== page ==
Sorry guys, I’ve been swamped. Between classes and other commitments, I haven’t been able to get very much sleep let alone blog. Somehow, I found time to fish.
I called an audible. My plan was to stay local and explore nearby trout streams, but my friend Matt wanted to show his dad, an experienced fly fisherman, what White Mountains had to offer. As a result, I decided to tag along.
We fished a new river on this trip. The going was tough as much of the river sat at the bottom of a 100 ft gorge, but once we found access, the fishing wasn’t. The action slowed down from the previous week. I could already see some fish starting to pair up for the spawn, but others were still feeding heavily. We brought a bunch of nicely colored brookies to hand using dries and nymphs. The males looked gorgeous with their kypes and vivid spawning hues.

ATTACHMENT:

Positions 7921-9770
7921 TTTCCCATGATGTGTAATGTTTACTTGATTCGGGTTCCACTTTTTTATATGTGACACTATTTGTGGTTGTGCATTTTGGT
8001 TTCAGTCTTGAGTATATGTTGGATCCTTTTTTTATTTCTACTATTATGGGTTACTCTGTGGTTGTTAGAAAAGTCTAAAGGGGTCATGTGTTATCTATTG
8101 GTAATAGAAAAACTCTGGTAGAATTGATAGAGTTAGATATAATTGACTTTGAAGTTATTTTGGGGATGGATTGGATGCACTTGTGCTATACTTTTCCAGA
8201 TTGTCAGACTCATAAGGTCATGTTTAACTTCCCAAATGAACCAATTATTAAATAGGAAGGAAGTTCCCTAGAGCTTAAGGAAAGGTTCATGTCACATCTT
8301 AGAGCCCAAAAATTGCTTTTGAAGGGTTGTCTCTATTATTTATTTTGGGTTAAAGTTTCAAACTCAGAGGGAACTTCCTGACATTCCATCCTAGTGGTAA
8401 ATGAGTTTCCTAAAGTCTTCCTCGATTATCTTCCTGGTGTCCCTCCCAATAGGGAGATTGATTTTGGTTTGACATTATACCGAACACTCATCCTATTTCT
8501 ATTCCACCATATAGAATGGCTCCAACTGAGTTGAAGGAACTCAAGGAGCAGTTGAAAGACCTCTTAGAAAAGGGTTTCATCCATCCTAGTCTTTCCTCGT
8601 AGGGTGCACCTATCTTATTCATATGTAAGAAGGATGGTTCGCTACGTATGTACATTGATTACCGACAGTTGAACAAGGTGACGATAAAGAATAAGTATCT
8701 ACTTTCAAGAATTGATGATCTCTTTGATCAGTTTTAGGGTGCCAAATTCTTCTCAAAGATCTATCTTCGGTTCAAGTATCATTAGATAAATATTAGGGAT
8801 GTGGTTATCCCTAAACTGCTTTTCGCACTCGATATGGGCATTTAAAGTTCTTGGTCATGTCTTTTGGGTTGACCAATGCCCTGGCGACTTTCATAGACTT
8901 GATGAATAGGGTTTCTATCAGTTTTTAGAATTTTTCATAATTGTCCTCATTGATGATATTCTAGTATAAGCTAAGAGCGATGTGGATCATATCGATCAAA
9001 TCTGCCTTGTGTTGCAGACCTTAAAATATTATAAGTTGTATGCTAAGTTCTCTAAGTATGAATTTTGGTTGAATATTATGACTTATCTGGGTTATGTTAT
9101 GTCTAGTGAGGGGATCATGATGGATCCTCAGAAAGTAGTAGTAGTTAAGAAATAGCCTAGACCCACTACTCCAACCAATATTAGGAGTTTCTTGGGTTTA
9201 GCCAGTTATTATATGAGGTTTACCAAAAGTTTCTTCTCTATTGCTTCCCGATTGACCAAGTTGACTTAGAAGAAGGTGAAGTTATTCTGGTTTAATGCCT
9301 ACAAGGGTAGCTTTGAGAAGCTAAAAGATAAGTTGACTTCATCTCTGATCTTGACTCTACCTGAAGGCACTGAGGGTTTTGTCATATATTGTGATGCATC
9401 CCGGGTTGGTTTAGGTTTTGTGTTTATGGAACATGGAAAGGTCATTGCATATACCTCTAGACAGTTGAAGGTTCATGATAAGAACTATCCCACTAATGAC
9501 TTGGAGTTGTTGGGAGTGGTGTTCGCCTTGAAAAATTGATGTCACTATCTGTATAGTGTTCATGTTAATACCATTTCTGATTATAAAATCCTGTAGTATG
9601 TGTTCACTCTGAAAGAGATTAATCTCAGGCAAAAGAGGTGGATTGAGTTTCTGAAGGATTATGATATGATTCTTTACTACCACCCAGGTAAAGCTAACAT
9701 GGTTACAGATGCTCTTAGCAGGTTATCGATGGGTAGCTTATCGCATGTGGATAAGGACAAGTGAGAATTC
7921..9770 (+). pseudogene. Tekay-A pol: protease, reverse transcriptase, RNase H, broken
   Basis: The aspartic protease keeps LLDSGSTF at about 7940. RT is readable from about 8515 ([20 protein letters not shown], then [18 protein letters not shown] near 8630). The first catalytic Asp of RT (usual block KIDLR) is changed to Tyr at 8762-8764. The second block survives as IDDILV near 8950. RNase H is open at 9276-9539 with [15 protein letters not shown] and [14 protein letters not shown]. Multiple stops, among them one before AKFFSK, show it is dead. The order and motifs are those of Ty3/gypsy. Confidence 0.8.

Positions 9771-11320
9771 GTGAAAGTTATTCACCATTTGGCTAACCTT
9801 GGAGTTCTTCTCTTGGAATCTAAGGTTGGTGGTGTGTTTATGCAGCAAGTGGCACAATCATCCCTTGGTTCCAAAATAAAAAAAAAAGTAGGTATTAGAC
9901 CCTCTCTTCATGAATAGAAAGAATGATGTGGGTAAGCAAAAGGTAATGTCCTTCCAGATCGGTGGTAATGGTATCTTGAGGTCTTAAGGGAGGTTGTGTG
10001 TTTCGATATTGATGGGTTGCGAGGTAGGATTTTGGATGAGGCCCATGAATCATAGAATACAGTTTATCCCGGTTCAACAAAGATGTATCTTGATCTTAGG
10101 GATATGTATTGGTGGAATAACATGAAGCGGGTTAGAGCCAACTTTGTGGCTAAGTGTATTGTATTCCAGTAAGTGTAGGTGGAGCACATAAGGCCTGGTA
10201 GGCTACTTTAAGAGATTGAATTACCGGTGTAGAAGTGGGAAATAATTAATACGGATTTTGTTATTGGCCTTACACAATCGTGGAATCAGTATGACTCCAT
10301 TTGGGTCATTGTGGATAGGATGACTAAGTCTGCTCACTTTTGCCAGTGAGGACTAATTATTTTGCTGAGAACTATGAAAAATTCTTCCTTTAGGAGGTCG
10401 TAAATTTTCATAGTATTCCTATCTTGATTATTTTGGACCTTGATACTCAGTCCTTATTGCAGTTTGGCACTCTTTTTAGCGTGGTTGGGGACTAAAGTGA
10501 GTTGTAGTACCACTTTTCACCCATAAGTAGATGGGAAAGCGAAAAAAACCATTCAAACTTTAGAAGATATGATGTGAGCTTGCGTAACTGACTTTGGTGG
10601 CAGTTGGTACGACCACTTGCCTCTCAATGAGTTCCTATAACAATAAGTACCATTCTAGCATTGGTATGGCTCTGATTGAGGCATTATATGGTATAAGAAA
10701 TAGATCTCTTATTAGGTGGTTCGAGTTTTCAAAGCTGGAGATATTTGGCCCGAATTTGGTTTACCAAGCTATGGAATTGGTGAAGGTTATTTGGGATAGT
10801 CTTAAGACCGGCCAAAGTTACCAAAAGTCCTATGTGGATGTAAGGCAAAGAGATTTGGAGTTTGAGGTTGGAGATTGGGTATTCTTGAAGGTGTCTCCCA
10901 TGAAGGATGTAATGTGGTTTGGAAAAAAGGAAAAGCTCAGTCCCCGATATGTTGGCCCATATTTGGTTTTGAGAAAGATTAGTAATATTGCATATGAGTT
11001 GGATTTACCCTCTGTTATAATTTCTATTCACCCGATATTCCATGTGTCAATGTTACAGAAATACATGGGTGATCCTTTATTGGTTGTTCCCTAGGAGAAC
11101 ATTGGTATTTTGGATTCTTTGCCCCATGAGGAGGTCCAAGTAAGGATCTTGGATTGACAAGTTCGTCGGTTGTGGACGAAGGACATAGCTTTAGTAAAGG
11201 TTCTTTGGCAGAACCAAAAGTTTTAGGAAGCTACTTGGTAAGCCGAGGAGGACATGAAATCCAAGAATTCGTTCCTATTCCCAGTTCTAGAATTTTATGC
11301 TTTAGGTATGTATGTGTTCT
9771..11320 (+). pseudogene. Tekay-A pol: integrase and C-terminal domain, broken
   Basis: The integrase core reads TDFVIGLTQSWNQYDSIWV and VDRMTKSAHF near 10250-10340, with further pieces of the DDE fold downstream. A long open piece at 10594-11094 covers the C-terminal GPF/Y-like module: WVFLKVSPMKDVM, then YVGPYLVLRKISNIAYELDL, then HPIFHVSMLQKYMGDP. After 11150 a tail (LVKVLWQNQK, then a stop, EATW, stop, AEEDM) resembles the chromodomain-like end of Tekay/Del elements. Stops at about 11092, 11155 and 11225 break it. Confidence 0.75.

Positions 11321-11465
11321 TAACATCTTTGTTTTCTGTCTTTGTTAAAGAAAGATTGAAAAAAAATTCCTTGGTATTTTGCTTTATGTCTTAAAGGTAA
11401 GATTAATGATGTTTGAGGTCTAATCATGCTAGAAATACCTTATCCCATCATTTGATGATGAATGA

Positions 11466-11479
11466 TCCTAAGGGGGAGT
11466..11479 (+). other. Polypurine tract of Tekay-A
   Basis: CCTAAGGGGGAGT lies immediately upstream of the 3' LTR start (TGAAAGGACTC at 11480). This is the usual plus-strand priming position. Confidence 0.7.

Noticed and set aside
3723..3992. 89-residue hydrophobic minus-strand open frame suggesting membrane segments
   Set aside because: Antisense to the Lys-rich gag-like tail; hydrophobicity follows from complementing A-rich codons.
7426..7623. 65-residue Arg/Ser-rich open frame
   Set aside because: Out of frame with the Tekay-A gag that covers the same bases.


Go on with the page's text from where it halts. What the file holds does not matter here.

Matt proudly displaying a nice wild brookie caught by his dad
After a little while, we decided to move further downstream. This section we fished flows into the Saco and houses some larger fish as a result. Here, Matt and I landed a couple nice brookies and browns. Although these were stocked fish, they displayed the same pre spawn aggression as their wild counterparts. Some even had kypes and sharp teeth. We ended our day fishing to some risers in the Saco proper, only to find out they were dace.
My roommate Pete and I explored some local water. The water was low and the fishing was tough. We each brought a few fish to hand, but some were very tiny. Any remaining plunge pools or areas with current held fish. We eventually found a set of deep pools where I coached Pete into a few nice ones. A monster of 12 in., however, still merits a return trip. Overall, despite the tough conditions, it was fun getting out and exploring. I believe that this stream has good habitat when the flows are ideal. I will be back.
The dark, tannin stained waters of this stream gave these brookies a unique coloration.